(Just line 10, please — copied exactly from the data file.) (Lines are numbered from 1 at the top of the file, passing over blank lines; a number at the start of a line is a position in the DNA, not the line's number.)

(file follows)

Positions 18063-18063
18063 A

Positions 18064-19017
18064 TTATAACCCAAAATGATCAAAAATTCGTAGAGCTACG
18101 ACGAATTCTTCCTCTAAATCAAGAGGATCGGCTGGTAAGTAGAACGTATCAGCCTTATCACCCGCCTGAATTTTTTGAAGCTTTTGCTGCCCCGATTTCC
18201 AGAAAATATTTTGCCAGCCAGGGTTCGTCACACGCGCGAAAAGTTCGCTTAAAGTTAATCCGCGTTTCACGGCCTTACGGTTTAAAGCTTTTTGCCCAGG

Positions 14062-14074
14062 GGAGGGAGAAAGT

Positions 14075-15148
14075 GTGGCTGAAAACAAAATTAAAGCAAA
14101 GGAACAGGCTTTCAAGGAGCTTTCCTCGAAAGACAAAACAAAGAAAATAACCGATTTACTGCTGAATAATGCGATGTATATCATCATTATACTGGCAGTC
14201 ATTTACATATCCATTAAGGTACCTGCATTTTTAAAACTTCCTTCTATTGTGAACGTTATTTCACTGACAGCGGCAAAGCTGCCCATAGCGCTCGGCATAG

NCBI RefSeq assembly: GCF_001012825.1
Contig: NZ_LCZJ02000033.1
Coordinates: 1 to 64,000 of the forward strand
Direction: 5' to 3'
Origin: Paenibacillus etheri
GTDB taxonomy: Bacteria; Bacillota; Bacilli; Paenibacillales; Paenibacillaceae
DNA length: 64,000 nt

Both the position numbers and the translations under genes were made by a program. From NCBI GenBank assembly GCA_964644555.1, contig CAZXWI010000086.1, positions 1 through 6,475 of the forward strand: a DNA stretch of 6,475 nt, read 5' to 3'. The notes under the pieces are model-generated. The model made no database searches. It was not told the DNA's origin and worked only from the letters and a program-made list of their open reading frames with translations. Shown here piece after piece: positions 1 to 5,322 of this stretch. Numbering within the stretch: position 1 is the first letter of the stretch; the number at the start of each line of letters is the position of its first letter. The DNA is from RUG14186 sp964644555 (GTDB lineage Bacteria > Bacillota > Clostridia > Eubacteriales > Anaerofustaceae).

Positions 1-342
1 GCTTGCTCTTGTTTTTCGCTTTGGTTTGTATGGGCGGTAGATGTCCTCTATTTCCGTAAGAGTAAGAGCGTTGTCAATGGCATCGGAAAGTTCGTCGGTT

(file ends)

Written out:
14075 GTGGCTGAAAACAAAATTAAAGCAAA